Recently we talked about The Relationship Account. If you haven’t read that article, you can see it here: The Relationship Account
In that article we listed some approaches to create a moment of connection. Some of the approaches will stir an equal, or at least automatic, response from your spouse. Like when one winks or nods, the other will almost automatically respond in kind. Or when one reaches out with a pat or hug, the other usually responds similarly. This is assuming the relationship is in pretty good shape. Even these approaches can be rebuffed if the relationship account is near zero.
Here we’ll look at some of the things that interfere with making positive deposits into your relationship.
Reasons for Disconnects:
The approach is not clear. This may happen if the one making the approach is not sure how the other will respond. Perhaps there have been some irritable responses during the day. They may waver about how to approach. Is this a good time to wink or pat? Or perhaps it would be better to write a note first or would it be better to give a big hug and kiss? When this kind of indecision is boiling up inside, the approach may seem half- hearted or overly perky. The response then may be tepid or hostile. When this happens, disappointment and a withdrawal from the relationship account is almost certain.
The need is not clear. Another reason the approach is not met with a positive connection is that the one reaching out does not know how to state their need clearly enough to get the response they desire. When this happens their spouse may be confused and not respond well. The confusion and unfulfilled needs lead to more and more missed cues. Sex is one area where words may just seem too awkward.
When this happens enough they may decide it is not worth taking the chance of being rejected or humiliated. They will just avoid expressing their needs. That is never good because your spouse is the only one who should be meeting those needs. If they are not being met, the risk increases of reaching out to someone else. This couple may need to work out some code words or actions to signal desires they find too difficult to put in words.
The receiver wasn’t ready. There are many other reasons an approach nets an inadequate response and connection. Perhaps the receiver is pre-occupied and doesn’t even know an approach has been made. Or maybe they are just too tired to be aware of their mate’s attempts at connection. Before assuming our spouse has rejected us, we should take a quick inventory. Did they not see or hear us? Were they pre-occupied? What else was going on around them? Why not ask a gentle question or offer a drink, some food, time for a bath or nap? Showing a little kindness will often bridge the gap and open their heart to connection.
Sarcasm. This is the worst approach. This happens when the one with a need does not ask for what is needed, but instead gets angry and sarcastic with the other for not “knowing” what is needed. This usually doesn’t happen until an approach has been ignored or rebuffed a number of times. The level of hostility and contempt increases over time. The only way for the receiver to de-escalate the tension is to pay attention to the emotions expressed and not turn away. They must find the real need in the negative statement. They may ask, “What do you need?”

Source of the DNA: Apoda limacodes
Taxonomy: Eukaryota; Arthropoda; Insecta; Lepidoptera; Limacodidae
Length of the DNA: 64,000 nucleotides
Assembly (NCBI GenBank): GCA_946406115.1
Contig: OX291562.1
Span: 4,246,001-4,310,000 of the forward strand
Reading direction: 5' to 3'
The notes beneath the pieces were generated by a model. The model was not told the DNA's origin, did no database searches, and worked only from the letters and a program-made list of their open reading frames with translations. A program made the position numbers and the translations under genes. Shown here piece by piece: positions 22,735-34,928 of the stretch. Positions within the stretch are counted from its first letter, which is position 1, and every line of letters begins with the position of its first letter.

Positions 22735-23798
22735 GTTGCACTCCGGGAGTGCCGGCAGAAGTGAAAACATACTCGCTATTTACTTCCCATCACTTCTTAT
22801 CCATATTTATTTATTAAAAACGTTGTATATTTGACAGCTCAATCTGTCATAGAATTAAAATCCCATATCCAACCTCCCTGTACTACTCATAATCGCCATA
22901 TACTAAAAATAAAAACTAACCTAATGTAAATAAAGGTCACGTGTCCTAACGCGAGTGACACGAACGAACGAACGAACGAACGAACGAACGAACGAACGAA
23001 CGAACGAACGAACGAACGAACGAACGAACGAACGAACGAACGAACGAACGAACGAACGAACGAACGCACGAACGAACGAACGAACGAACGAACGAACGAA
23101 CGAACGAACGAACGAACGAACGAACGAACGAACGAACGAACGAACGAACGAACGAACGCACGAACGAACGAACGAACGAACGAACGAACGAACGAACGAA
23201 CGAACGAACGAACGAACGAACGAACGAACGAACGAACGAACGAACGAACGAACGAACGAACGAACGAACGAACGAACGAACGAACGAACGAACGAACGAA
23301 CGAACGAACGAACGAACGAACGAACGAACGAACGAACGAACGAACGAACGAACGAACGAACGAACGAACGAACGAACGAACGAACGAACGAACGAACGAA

We know it is important to connect often and positively. It is also important to know what to do if we realize we are slipping into bad habits that deplete our relationship account?
Connect Often Every Day.
- Make every connection as positive as possible. Don’t let a little touch or message or kiss go unanswered. Stop a moment and enjoy the connection.
- If you sense in yourself irritation at the other’s approach, address the reason for the irritation. Are you too busy? Is there another way they could approach you that you would appreciate more? Are you angry with someone or something else? Set aside a time to talk to your spouse and clear the air.
- If your spouse doesn’t seem to understand what you need, you must talk about it and find better ways to communicate your needs. Try some signals if words seem awkward at times.
- Notice how your spouse approaches you and how they turn toward you. Try similar ways to approach and respond. Over time your spouse can learn new ways, but concentrate on the positives not the missed cues or responses.
- Concentrate on small positive exchanges, don’t rely on big fancy gifts, dates, or trips to make up for arguments or an atmosphere of hostility.
- Make the consistent message to each other show love, respect, and interest in one another’s lives.
- Make mealtimes pleasant times. Don’t make dinner an opportunity to air your frustrations. Of course, this may happen occasionally, but don’t make it a habit.
- Develop some family rituals for leaving and arriving home, meals, and bedtime. Make these opportunities to let each other know how much they mean to you and why you love them. You may think these would look silly to someone else, but don’t be inhibited. You know these are positive deposits in your relationship account.
- If you or your spouse are tempted to sarcasm, recognize this is a very serious sign that your relationship is in danger. Seek help to repair the damage and begin to rebuild your relationship before it’s too late.
Gottman says, “If you don’t feel like you have a high positive to negative ratio in your relationship now, start working to increase the ratio. As long as you have some spark of affection or admiration left for each other, it isn’t too late to change your patterns and save your relationship.”
Time for Some Practice
Expressing Needs Exercise -may help you practice talking about your current needs that are not being met as you would like.
To see more of the articles on Marriage and Parenting, please go to The Child-Ready Marriage